Blended Marketing: Getting The Right Mix Of Traditional And Digital Marketing

ProSource | 11/13/2018 | Expert Advice

This is part 2 of 6 within ProSource Wholesale's how to guide for helping trade professionals grow their business on a smaller marketing budget.


As a home improvement trade professional, you have the same marketing questions as any other business leader: Which marketing vehicles will work best to drive people to my door?

Not surprisingly, the answer is maddening: “It depends.”

Don’t get frustrated, though. Most marketing fits in two categories: traditional and digital. This helps narrow down your budget allocation.

Not sure what the difference is between these options? Essentially, traditional marketing is advertising done primarily offline (including radio, television, newspaper, billboards, flyers, and other non-digital sales tools). If it happened before the advent of the internet, it tends to fall in the traditional category.

In contrast, digital marketing takes place in solely virtual marketplaces. Websites, social media pages, pay-per-click advertisements, search engine optimization (SEO), and other online solutions fall under this umbrella term. If you can find it on your smartphone, it’s apt to be digital.

How do you determine the correct balance of digital and traditional marketing if you're a contractor, interior designer, remodeler, installer, or builder? You begin by examining the benefits and disadvantages of each.

Traditional Marketing: Pros and Cons
Overall, consumers may be incredibly tech-savvy, but they haven’t jettisoned their affinity for offline marketing. Case in point: We still get mail delivered to brick-and-mortar houses, and people are still often tethered to their cable television providers. Plus, some (often older generations) are more comfortable with doing things “the way they’ve always been done.”

With this landscape in mind, realize the advantages to traditional marketing: It affords you the opportunity to reach local people on a tangible, personal level. Handing out business cards to prospects at a homebuilder’s trade show is far different than sending an unsolicited email to their inboxes. Plus, if you hand out a sales brochure or catalog, you may discover its shelf life is much longer than a tweet’s. Traditional marketing also allows you to target people who aren’t on their devices 24/7, like many Baby Boomers and members of the Silent Generation who are ready to remodel or modify their homes.

Of course, the downsides to traditional marketing make it a tough pill to swallow for some trade industry experts who find the avenue difficult to track. Without asking customers how they “found” your business during every call, you may have trouble properly assessing lead generation sources. Even if you do succeed at the tracking game, some traditional advertising types, like direct mail pieces, offer paltry average return rates as low as 1 or 2 percent.

Additionally, traditional marketing methods can be pricey because they require hard materials. Even television ads, which are purchased airtime, can be expensive because of production costs. Finally, some people simply tune off non-digital messaging, preferring what they can see on their screens.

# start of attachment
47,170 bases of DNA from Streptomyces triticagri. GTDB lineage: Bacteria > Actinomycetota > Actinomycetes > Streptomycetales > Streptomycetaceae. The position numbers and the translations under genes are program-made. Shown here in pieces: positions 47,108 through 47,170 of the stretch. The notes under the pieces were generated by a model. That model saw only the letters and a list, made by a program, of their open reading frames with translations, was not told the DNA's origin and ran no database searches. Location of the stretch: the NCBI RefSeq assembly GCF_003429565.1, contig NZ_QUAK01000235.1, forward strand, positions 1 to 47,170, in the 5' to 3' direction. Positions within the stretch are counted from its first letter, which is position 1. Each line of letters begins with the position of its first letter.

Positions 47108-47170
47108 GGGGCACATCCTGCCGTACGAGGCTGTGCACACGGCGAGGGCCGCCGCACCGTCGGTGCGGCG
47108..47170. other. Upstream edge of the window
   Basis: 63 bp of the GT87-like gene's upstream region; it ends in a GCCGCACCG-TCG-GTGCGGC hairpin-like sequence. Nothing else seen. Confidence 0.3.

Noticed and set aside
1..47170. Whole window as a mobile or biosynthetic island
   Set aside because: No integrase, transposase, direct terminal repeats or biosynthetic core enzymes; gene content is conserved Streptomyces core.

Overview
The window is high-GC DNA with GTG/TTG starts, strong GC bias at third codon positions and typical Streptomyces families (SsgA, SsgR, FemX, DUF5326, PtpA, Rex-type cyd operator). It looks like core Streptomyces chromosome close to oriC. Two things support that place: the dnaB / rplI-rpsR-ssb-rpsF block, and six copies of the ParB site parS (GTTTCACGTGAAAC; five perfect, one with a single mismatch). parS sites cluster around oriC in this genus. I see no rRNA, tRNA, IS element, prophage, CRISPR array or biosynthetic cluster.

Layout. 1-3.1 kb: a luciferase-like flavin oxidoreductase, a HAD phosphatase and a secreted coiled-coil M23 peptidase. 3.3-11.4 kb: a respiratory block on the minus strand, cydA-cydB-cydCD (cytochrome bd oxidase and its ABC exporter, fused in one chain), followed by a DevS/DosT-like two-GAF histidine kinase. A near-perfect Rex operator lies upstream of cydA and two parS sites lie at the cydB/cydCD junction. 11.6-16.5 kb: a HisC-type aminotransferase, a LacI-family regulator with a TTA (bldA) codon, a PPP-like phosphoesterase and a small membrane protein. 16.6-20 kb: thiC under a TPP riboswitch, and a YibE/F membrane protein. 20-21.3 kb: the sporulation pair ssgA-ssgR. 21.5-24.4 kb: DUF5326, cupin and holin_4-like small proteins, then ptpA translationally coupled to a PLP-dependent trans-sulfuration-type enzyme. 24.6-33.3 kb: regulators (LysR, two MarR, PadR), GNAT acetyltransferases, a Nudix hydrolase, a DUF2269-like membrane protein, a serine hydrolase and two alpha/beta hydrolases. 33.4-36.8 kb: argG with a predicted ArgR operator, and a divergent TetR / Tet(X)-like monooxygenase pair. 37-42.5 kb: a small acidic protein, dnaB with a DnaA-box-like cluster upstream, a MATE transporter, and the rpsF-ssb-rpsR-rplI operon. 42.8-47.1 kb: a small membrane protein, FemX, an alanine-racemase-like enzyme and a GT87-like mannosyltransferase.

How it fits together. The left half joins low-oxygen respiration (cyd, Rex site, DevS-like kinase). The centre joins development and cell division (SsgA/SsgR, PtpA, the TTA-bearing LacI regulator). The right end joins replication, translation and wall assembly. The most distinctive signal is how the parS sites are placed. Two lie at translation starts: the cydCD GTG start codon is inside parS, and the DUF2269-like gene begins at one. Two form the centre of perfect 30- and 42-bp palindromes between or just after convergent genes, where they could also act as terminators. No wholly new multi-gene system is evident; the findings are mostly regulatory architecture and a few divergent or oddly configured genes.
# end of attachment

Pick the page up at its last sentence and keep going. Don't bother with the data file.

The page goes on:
Digital Marketing: Pros and Cons
Digital marketing has certainly become a winning solution for many trade professionals. With the proliferation of smartphones, tablets, laptops, and other digitized devices, the world is primed to hear from your business.

As you might suspect, this leads to the biggest pro of them all: Your digital ads will be where most people already exist (and sometimes for pennies per exposure). You’ll have a cost-effective presence in a wide virtual realm with your SEO-driven website and content. Additionally, you can set up analytics to measure all your ads and drive leads into sales funnels. Want more? You can also engage with customers in real-time through social networking and chatbots, making it possible for your construction, remodeling, building, installation, or interior design business to advertise and engage all day, every day — and into the night. You’ll be speedy, helping your message travel further.

Still, digital marketing has a few cons. Obviously, if you know your target audiences are older and not too digitally driven, you’ll be hard-pressed to find them on Pinterest or Facebook. And you have to stay up-to-the-minute on your reputation management. One negative review or bad press can speed through cyberspace faster than it does in real life. Another issue: You must produce content all the time. You can’t set up a blog, post once, and forget about it. The internet is demanding; you must keep up with that demand through time and effort — or pay someone else to do it on your behalf to avoid getting left behind.

Which Marketing Deserves the Bulk of Your Dollars and Attention?
It’s up to you to determine which types of traditional and digital marketing methods make sense for your needs, although you can’t afford to be devoted solely to one or the other. Whatever mixture you choose, be sure to focus on brand consistency throughout. That way, whether prospects see your remodeling business on television or view your remarkable before and after interior design on a YouTube video, they’ll know exactly what you stand for.

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